11. Add More Color to Your Plate
Before you sit down for a meal, look down at your plate of delicious, delicious food: It should be as colorful as possible. Color means healthy fruits and veggies, like red bell peppers, dark leafy greens, bright blueberries and strawberries, ripe red tomatoes — you get the idea.
Nutritious, balanced meals that are roughly 40 percent carbs, 30 percent protein, and 30 percent fat will fill you up and give you energy for all those walks and quick exercise hits you’ll be doing.
12. Try HIIT Workouts
If you prefer to go all in with your workouts, try High Intensity Interval Training (HIIT) workouts. Research shows that people who did HIIT workouts — alternating 20 seconds of maximum effort followed by 40 seconds of rest for a total of 30 minutes — burned three to four more calories per minute than those who performed steady-state exercise, such as running or cycling.
And it only gets better from there: “There is evidence that your body starts to burn fat preferentially as a fuel as you become fitter,” says Davis. Those benefits extend post-workout as well — a study found that people with a high aerobic capacity continued to burn fat at a higher rate post-workout than people with a low aerobic capacity. That’s reason enough to ramp up your HIIT training.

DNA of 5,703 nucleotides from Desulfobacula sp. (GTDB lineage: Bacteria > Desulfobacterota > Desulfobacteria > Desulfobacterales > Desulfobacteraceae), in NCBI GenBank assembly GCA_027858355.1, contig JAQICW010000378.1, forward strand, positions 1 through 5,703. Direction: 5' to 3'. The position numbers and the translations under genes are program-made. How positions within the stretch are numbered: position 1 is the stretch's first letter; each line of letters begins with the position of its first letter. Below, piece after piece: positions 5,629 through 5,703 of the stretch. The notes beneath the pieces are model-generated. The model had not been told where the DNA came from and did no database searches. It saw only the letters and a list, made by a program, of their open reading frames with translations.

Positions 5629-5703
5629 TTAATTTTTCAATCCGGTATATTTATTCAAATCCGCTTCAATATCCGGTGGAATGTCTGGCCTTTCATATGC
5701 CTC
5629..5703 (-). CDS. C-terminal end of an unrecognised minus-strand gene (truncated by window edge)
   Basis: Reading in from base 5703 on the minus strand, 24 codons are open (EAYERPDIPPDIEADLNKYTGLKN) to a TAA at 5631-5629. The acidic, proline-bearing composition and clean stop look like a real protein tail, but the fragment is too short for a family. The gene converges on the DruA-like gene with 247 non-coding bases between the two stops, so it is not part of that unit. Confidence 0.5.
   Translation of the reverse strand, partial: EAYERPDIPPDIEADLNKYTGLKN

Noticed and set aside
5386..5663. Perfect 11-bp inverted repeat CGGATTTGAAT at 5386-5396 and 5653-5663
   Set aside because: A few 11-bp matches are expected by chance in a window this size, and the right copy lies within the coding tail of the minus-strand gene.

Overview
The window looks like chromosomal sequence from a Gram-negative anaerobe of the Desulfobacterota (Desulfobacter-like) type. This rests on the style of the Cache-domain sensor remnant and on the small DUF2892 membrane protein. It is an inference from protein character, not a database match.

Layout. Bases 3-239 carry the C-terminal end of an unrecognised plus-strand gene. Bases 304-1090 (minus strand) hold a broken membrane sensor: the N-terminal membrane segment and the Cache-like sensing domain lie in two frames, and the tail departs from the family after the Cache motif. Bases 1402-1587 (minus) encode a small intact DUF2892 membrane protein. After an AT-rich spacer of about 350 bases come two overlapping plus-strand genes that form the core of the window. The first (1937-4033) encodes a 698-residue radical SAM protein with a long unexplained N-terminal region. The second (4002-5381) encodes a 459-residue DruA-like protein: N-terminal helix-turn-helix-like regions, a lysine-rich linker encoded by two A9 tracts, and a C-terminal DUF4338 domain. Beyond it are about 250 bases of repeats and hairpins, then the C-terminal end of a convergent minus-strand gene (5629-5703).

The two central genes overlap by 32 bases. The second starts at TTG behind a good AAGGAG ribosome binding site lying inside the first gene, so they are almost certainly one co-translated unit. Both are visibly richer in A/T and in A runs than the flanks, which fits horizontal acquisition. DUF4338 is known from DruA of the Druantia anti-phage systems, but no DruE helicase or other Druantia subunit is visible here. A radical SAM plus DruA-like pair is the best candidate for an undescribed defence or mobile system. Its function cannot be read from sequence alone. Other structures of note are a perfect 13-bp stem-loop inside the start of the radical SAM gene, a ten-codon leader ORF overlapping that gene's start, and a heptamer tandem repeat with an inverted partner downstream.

But if you really want to turn the screws on your spare tire, then try HIIT with resistance training. “People who only do cardio are training their muscles for endurance and burning calories, but they’re not building muscle mass,” says Dr. Felicia Stoler, D.C.N., M.S., R.D., FACSM, author of “The Healthy Way to Lose Weight and Feel Great.”
Keep in mind that you don’t need to become an Olympic power lifter. Many cardio-based workouts contain a resistance aspect to them.
Still, it’s a good idea to get good old-fashioned weights into your workout every now and then.
13. Eat to Fuel Recovery (aka, Eat for What You Do)
Instead of eating until you’re stuffed, try eating just enough so you recover from your workout, or whatever else you just did. You’d want to feel light, not full. Get used to feeling light and you’ll push harder during your workouts and you’ll end up eating pretty close to what you should be eating because working out and being active is addictive, too.